June 15, 2023 - On June 14th, the LSTA hosted its “Semi-annual Oil and Gas Update” webinar presented by Reem Abdelrazik, Edward Bontkowski, Bernard F. “Buddy” Clark, Jr., and Jeff Nichols of Haynes and Boone. The semi-annual oil and gas updates have become favorite LSTA member webinars and much anticipated fixtures in the LSTA’s education schedule every year.
The industry has enjoyed a nice period of “boringness” in oil pricing for the past 12 months which has allowed oil producers (particularly the independent producers) to get their finances in order. Oil pricing, which has ranged between $70-$80, has allowed them to paydown exposures on credit facilities, return some capital to investors, and prepare for the next change in markets. The recent International Energy Agency’s (IEA) report states that they were expecting demand to exceed supply by year end by 200,000 barrels per day and thus forecasted that prices would increase for oil. Consequently, the IEA expects a slowing to flat growth production profile in the US. Since April there has been a significant decrease in rig count, indicating a real slowdown. On a positive note, there is still plenty of activity in the Permian basin and so producers focused on this area will likely see activity through the end of the year.
The latest deal trends in the oil and gas industry were then highlighted. SOFR has now become standard across all new deals with existing deals having been amended to transition from LIBOR to SOFR, and the typical spread adjustment of 10 bps is now standard. The reserve based lending (RBL) market has been slow to adopt ESG key performance metrics, but our panelists noted that they are starting slowly to creep into the market and they are watching the space carefully to see how widely adopted they will become in 2024. Because of the economic uncertainty and the ongoing conflict between Russia and the Ukraine, anti-hoarding provisions have survived in many credit agreements. When the economic uncertainty wanes, those provisions may finally disappear.
The panelists also explained the “investment grade period” concept now included in many deals. A borrower, which achieves an unsecured IG rating, enters an IG period and will find that there is a transformative effect on their credit agreement with many of the borrowing base provisions being entirely suspended. During this period, the financial convenants are typically replaced and certain covenant carveouts may take effect during an IG Period relating to indebtedness. restricted payments, and dispositions. If the borrower falls below the IG rating again, then the IG period ends, and the borrower will find that it once again has obligations to execute security documents to secure deals and grant mortgages.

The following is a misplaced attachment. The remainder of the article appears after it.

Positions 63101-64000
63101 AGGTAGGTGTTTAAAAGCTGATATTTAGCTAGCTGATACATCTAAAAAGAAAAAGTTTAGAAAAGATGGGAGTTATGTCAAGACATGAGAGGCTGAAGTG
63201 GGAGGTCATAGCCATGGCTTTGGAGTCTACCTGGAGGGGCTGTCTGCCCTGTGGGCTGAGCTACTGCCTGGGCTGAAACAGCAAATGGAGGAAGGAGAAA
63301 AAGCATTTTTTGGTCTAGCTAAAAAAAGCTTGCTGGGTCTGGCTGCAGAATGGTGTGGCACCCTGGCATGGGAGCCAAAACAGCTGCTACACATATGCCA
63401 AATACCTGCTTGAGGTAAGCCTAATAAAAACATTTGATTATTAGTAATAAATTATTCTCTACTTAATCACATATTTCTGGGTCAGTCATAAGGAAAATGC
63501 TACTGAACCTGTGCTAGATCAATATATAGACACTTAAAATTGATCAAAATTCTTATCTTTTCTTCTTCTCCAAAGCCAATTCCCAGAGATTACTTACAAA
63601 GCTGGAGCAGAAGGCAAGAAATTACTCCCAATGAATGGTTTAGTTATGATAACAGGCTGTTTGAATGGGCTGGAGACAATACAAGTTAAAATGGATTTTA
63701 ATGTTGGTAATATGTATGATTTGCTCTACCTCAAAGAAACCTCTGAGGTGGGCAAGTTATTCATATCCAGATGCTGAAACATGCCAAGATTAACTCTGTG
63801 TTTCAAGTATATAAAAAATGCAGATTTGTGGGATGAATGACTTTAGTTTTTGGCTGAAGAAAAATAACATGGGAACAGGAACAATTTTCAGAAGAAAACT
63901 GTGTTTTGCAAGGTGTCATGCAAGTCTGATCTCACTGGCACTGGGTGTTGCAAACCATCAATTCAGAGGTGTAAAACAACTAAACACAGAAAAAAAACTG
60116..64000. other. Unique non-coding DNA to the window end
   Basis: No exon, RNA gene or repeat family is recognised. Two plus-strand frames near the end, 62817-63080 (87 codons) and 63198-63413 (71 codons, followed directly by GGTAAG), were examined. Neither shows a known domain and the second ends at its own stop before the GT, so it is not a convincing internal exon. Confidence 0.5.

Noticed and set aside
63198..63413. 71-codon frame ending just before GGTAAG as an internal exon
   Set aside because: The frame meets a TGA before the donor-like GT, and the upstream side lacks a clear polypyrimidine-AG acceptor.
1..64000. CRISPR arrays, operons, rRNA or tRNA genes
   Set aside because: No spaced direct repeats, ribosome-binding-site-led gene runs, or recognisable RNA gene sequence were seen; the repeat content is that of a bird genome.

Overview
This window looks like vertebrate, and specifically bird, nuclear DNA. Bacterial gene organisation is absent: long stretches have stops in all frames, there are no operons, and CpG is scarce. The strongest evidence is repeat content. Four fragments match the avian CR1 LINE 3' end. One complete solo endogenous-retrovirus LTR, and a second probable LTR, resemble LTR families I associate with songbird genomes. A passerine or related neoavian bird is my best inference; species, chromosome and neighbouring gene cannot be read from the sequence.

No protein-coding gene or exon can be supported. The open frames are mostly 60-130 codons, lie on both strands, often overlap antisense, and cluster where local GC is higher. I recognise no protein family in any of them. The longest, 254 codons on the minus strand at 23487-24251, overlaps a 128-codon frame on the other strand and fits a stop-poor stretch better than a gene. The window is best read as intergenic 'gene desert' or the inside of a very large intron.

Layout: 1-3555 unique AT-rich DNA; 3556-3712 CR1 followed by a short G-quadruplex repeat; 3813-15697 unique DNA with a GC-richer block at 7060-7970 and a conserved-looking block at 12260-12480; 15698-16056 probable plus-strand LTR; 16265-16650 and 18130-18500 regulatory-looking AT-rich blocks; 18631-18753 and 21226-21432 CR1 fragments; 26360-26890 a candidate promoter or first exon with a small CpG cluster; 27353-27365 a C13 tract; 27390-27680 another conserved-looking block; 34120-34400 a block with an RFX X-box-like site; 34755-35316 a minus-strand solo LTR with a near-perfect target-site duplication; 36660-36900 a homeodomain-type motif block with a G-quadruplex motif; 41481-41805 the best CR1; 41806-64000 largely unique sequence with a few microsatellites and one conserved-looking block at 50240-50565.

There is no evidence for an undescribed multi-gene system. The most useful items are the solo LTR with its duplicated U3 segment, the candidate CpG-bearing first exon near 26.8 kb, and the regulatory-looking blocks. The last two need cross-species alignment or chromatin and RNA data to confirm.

With respect to pricing, the panelists reported that they are currently seeing pricing of 1.75% to 3.75% (fluctuating depending on utilization percentage) and leverage ratios of between 3.0x – 3.75x as the lead ratio from the closing date with incremental stepdowns every quarter.
In Europe, it seems that there is significant bank financing tightening on the horizon for the oil and gas industry. For example, BNP Paribas has announced they are seeking an eighty percent cut to oil exploration financing by 2030 and last month they announced they are stopping new origination entirely; SocGen is aiming to reduce oil and gas exposure by 20% by 2025; and Credit Agricole is ceasing financing of oil extraction projects by 2025.
The results of the Haynes and Boone borrowing base redeterrmination survey were then shared. The simple five questions survey – with the same four questions each time with a fifth new one added – had nearly 100 respondents about evenly split between lenders (43% of respondents) and oil and gas producers (36% of respondents) . The spring survey coincided with a banking crisis, commodity price volatility, and an unexpected decision by several OPEC countries to voluntarily cut oil production. Those factors, on balance, resulted in respondents being pessimistic regarding spring 2023 borrowing bases. The survey shows higher hedging percentages, likely the result of oil and gas producers seeking to lock in recent commodity price increases. After several recent surveys where respondents indicated that producers would increase their use of capital markets (both debt and equity) as sources of capital, respondents seem to have lost faith in their return in spring 2023. Debt capital markets dropped from 9% (fall 2022) to 5% (spring 2023) and equity capital markets dropped from 6% (fall 2022) to 2% (spring 2023).
Interestingly, the capital source that increased the most was family offices, which increased from 7% (fall 2022) to 12% (spring 2023). Producers have been utilizing ABS transactions, in part, due to the lack of a robust RBL market; however, only a small percentage of respondents (12%) report that RBL lenders view these ABS transactions favorably. Click here for the slide and replay.